Not knowing any more about le Gentil or his story than what’s written above, I would still question the assertion that he “achieved nothing.” He may not have achieved what he set out to, but that should not by default mean that the entire adventure was without merit. I suspect that the experience of spending eight years in a foreign culture mastering his instruments must have had some unanticipated (and perhaps undocumented) benefits. In my own case, arriving in the field only to find my methods unsuitable was a fortuitous fork in the road. A nightmare at the time, this wholly unexpected scenario presented an opportunity to change tack and experiment with visual methods. Five years later, visual methodology is at the core of my research agenda. It hasn’t been an easy journey, but it has certainly been an interesting one.

In some ways, I have also been incredibly lucky. Although my PhD fieldwork did not go at all according to plan, my essentially made-up method worked well enough that I was able to return home with sufficient data to successfully complete my thesis on schedule. Not everyone is so lucky. And I’m not so lucky all of the time. Sometimes despite doing everything right, our research still goes awry. A cloud passes in front of the sun. What then?

I don’t know when or how it started, but a culture has developed in academia that rewards ‘success!!’ at the expense of knowledge and understanding. We are under enormous pressure to get it right. Some, though not all, of this pressure comes from the need to publish (‘as much as possible!!’). Journals accept papers that present significant (i.e. positive) findings. Professor Keith Laws recently observed that:

This publication bias* is pervasive and systemic, afflicting researchers, reviewers and editors – all of whom seem symbiotically wed to journals pursuing greater impact from ever more glamorous or curious findings.

He goes on to say that the solution is not the creation of special journals that publish negative or null findings. (An idea I’ve personally heard discussed on more than one occasion.) Instead, Laws argues that we need to make room for these “unloved” findings in mainstream journals. True, this depends in part on the cooperation of reviewers and editors. It also depends on us; we supply the content.

About a year ago, I submitted a manuscript to a top methodology journal. The article details three attempts a photographic data collection, two of which were only moderately successful. The third attempt was undertaken in conditions that were far from ideal and was largely unsuccessful as a result. One reviewer picked up on this, questioning why I chose to proceed with the research. I responded truthfully that that’s the nature of my work. The article is now in press.

In a previous post, Monica voiced concern that university metrics encourage the mass-production of ‘plywood’ rather than oak- or mahogany-quality research. The expectation that our research will churn out positive results (within a 2-3 year timeframe) compounds the problem and changes the very nature of the endeavor. Sometimes your procedure won’t go to plan. Sometimes your results won’t be what you expected. Sometimes a cloud passes in front of the sun at exactly the wrong moment. That’s the harsh reality of research. And, it’s ok.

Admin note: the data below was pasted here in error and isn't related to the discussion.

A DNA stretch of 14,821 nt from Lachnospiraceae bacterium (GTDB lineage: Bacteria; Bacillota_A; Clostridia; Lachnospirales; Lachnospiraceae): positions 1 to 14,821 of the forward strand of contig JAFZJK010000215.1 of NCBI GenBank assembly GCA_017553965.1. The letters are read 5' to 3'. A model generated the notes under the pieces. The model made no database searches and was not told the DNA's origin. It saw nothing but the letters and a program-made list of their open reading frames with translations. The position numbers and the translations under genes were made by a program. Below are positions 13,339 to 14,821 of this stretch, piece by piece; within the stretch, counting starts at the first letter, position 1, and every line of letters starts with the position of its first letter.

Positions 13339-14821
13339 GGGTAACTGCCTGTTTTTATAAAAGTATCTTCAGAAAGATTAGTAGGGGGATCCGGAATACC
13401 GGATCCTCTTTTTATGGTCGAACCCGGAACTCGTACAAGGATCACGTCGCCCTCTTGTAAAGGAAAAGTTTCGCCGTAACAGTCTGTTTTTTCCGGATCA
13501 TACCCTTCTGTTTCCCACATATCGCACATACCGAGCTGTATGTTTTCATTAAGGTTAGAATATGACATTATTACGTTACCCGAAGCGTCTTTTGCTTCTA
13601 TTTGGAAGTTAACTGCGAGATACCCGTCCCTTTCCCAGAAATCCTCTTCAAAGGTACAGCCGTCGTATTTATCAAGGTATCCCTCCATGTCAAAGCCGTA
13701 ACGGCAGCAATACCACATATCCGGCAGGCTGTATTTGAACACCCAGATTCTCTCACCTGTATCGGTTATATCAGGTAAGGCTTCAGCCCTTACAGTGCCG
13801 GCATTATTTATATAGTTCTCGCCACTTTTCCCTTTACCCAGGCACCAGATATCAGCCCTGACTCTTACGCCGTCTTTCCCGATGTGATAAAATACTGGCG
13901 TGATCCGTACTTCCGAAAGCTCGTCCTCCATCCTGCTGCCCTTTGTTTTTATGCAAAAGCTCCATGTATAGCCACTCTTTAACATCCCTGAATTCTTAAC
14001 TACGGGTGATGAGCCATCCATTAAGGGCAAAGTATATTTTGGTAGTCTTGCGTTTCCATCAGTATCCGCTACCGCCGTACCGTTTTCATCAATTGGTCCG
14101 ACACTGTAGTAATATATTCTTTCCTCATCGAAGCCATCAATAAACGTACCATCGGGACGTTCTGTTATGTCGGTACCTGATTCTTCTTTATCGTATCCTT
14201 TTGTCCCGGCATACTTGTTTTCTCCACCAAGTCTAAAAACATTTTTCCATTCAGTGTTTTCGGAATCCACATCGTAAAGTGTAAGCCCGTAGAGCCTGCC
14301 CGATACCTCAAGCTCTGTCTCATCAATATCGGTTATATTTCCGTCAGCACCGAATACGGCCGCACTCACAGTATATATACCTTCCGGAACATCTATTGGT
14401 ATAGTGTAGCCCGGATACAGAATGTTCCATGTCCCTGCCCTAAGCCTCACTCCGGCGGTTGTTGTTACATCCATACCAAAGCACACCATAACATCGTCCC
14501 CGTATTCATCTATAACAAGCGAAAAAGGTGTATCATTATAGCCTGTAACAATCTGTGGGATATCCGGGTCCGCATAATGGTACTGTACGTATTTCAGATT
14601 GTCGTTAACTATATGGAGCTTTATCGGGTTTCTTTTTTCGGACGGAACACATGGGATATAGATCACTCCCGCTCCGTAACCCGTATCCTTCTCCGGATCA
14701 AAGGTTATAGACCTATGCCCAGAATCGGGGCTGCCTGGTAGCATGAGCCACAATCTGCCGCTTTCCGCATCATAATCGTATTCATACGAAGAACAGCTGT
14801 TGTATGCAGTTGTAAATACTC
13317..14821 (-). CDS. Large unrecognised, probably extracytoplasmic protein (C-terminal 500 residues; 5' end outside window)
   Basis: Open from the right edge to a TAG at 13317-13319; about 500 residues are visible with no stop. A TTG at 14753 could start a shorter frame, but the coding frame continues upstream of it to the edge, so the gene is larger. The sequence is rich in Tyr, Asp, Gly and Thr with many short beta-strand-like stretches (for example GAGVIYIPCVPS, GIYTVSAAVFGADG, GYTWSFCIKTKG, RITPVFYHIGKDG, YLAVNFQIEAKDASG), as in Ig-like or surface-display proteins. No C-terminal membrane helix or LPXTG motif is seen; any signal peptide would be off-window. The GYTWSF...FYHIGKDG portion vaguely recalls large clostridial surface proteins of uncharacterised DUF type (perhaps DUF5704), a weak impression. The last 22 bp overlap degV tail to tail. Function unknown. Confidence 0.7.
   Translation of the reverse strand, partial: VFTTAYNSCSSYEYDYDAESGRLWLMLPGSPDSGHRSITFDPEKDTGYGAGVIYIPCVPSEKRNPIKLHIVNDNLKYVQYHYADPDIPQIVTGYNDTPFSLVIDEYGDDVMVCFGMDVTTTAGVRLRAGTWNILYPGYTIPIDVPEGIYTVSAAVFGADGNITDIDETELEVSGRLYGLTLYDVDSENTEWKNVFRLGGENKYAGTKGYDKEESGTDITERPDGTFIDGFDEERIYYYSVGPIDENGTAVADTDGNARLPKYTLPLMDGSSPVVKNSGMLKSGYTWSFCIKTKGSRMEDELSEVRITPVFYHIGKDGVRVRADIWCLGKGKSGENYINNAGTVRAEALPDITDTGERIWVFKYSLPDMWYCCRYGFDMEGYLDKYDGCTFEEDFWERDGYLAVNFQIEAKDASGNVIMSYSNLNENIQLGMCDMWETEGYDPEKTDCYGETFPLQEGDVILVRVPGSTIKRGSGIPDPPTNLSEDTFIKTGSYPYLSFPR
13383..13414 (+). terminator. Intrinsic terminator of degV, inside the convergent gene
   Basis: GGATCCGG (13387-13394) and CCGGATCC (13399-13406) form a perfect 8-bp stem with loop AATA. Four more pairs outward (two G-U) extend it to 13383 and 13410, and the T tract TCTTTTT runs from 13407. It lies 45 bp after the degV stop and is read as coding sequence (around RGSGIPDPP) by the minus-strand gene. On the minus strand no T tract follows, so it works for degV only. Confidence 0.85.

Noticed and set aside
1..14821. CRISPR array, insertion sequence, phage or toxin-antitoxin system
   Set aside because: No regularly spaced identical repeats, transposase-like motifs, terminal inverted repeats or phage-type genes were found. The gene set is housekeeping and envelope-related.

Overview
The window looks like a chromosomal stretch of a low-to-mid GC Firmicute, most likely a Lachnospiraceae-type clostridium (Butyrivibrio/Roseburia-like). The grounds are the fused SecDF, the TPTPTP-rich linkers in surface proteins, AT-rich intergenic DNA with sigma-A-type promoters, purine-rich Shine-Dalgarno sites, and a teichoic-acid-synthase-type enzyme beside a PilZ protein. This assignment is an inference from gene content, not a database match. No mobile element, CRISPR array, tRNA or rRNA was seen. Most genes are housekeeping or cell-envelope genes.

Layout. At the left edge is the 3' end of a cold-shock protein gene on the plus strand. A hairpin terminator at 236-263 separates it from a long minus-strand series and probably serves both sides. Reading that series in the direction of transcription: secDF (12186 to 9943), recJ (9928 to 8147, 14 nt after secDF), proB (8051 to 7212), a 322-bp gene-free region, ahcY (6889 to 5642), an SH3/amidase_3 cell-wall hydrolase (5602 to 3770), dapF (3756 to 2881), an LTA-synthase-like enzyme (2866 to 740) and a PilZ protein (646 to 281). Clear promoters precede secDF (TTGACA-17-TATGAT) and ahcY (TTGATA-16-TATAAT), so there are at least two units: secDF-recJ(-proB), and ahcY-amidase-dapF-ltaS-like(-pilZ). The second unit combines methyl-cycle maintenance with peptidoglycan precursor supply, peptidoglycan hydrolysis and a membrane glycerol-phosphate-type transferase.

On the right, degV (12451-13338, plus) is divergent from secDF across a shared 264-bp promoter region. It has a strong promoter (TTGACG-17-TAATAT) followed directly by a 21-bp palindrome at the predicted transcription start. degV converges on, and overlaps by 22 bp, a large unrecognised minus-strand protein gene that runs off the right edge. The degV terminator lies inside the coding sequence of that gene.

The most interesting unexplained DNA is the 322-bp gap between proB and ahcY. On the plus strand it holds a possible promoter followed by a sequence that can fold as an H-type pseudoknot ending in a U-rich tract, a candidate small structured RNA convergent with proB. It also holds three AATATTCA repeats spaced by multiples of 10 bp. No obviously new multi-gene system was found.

(And if we’re bold, we can even get it published: warts, failings and all.)

*I don’t think that psychology is so different from other social science disciplines.

Call for Papers – IVSA Annual Conference

Lisa Petheram and I will be co-chairing the panel Who, when & why: Critical perspectives on (new) visual methods at the 2013 International Visual Sociology Association (IVSA) Annual Conference in London from 8 – 10 July 2013.

The full call for papers and details about the conference are available on the conference website

Abstracts are due 31 March 2013

Who, when & why: Critical perspectives on (new) visual methods

Visual methods are now accepted across a range of disciplines and seem to be attracting the interest of a growing number of researchers. Reflecting on these developments, Pauwels[1] has recently suggested that there “should definitely be room for more experimentation” in visual research, further specifying that “audacious” experimentation must always be accompanied by an explanation of what the audience is looking at.

We welcome this invitation to explore the validity and potential of innovations in visual methodology. When writing up their use of visual techniques, however, researchers commonly prioritise the what (i.e. type of visual material) and how (i.e. approach) of their work. As new visual methods emerge and existing methods are adapted, the whowhen, and why of visual research demand critical reflection. Is it appropriate, for instance, to use visual methods with all potential research participants?  How might contextual factors influence the ultimate success or failure of a visual research project? Researchers adopting visual methods could also be more open about the limitations of their approaches and the potential dangers of implementing existing visual methods in new contexts. This panel will critically reflect on these less-discussed aspects of new visual methods and practice.

We are particularly interested in papers that:

  • Explore the limitations of new visual methods or innovations on established visual techniques;
  • Challenge established parameters of visual research;